• The government should simplify and amend the existing Information & Consultation of Employees (ICE) Regulations to give employees a stronger collective voice and bring the UK more into line with other EU countries.
  • Government and the social partners should promote the idea of “workplace citizenship” as part of the solution to improving productivity and tackling the problems of short-termism and exploitation at work.
  • Government should grant ACAS a power to promote collective bargaining and good employment relations.

Shadow Business Secretary Chuka Umunna MP said: “I welcome the Smith Institute’s Making Work Better report which makes a valuable and timely contribution on how best we can ensure people have the security they need at work, can meet their aspirations and realise their potential. I’d like to thank Ed Sweeney and the Smith Institute for the detailed work and research which has gone into this report. In the last four years the Tory-led government has attacked people’s rights at work and we’ve seen a rising tide of insecurity with more than 1.3m people working part time because they cannot find full-time work. Zero-hours contracts, which were once a marginal and niche concept within the labour market, are fast becoming the norm in parts of our economy. Most people living in poverty in Britain today are in work, so the report is absolutely right to emphasise the challenge of tackling low pay. We need an economy producing more high-skilled, better-paid jobs which provide real security – that’s why the agenda set by Making Work Better is so important.”

Ed Sweeney, the report’s author said: It’s time governments woke up to the fact that far too many of Britain’s workplaces are broken. The gap between the rest and the best is widening. The evidence shows that across all types of jobs, large numbers of workers are feeling insecure, ignored, mismanaged and are long overdue a pay rise. Tackling these long running weaknesses is a win-win-win for employers, employees and government. However, the recovery is being held back by the failure to improve our productivity, which is well behind our major competitors. To do that we are going to have to invest in our workforce, reward and treat people fairly and give employees more of say over their work.”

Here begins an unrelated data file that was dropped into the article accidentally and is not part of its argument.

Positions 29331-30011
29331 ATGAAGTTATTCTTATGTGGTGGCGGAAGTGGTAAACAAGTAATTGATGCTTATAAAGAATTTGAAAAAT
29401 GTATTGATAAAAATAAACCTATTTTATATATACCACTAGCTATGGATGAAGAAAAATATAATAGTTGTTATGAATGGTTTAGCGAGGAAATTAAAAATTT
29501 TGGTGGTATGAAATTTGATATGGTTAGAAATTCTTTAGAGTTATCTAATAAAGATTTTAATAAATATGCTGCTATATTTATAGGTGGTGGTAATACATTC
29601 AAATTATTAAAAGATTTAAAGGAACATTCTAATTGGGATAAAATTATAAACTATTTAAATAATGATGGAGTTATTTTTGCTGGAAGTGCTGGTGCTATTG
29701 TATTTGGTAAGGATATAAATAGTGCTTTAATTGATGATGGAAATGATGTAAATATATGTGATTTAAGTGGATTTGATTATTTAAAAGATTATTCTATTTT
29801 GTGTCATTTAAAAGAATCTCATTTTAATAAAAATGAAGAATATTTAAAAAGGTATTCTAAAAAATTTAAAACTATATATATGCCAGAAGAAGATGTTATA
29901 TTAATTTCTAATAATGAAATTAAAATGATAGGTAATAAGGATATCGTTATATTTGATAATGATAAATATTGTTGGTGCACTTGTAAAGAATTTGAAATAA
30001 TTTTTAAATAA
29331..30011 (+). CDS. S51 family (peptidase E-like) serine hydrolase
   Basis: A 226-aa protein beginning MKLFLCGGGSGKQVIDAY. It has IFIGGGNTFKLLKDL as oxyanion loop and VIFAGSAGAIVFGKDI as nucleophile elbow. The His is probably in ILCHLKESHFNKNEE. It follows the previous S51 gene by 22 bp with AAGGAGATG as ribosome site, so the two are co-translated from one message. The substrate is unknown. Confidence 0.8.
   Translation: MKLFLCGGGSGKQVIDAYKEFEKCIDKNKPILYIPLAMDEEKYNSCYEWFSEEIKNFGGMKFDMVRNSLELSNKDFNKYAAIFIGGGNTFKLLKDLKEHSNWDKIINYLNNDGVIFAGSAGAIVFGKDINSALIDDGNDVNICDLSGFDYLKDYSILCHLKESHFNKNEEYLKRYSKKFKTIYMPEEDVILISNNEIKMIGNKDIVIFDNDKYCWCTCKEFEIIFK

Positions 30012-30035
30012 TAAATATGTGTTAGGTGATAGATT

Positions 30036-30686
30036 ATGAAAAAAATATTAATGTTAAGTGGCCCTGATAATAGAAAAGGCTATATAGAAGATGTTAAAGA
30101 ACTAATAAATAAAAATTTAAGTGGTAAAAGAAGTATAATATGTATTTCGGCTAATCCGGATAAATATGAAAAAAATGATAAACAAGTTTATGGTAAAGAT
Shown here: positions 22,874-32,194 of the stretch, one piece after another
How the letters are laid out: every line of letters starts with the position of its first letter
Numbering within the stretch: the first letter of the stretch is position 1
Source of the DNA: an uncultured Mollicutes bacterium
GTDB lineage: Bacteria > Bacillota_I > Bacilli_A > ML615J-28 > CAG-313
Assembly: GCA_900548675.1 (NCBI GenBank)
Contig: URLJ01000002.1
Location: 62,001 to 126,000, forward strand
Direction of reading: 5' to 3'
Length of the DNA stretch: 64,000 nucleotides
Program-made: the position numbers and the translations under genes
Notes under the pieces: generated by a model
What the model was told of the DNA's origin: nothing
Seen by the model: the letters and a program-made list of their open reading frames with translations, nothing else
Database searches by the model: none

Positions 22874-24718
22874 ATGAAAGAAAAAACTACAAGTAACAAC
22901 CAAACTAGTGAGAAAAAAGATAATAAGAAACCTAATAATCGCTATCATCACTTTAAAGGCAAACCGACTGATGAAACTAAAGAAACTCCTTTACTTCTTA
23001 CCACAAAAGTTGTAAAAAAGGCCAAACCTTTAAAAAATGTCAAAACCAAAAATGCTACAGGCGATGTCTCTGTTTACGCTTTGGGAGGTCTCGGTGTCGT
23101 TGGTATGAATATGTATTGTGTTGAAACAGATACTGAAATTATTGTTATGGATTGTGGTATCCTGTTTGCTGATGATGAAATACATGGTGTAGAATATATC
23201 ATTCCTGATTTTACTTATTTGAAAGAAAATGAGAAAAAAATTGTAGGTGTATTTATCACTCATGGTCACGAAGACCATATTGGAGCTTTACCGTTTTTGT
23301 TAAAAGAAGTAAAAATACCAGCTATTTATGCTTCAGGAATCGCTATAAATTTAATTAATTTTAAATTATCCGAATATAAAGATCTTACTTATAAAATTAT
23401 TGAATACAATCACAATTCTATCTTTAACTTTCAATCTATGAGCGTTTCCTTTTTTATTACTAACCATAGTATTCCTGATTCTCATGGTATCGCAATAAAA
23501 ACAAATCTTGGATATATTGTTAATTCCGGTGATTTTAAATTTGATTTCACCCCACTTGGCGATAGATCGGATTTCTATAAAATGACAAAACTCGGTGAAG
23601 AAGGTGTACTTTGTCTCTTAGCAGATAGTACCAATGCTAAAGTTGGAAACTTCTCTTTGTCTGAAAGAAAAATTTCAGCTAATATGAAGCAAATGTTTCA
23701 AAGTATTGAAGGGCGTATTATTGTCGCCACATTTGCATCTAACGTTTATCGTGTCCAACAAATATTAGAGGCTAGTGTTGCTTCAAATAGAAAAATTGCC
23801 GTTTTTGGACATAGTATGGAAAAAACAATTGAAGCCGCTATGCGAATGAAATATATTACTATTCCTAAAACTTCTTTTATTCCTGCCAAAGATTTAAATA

TUC General Secretary Frances O’Grady said: “Most people spend a large part of their lives at work, yet politicians have had little to say about the workplace in recent years. But this has to change. We will not have the growth and prosperity that we need without workplaces that are both productive and fair. With so many facing stagnant pay and too many new jobs made insecure through zero-hours contracts, agency working or low value self-employment we won’t fix the economy without fixing the workplace. That is why this report is so welcome.”

Verity O’Keefe, Employment and Skills adviser at the EEF said: “The report highlights some of the key challenges in today’s workplace and it is in the interests of both employers and employees that these are overcome. Our ultimate aim is a highly productive and flexible labour market. Flexibility is a two-way street, so nurturing relationships between employers and workers will be key to its success. What we must not do however is enforce unnecessary regulation on employers as a result, and instead focus on how we can better improve workplace relations through other channels. If the UK is to remain globally competitive, then we need to become more ambitious when it comes to jobs. Manufacturers are increasingly moving towards highly-skilled jobs, and with that comes greater rewards for workers. This will require not only employers supporting their existing employees to progress through the ranks, but action by government to ensure a pipeline of skilled talent is readily available.”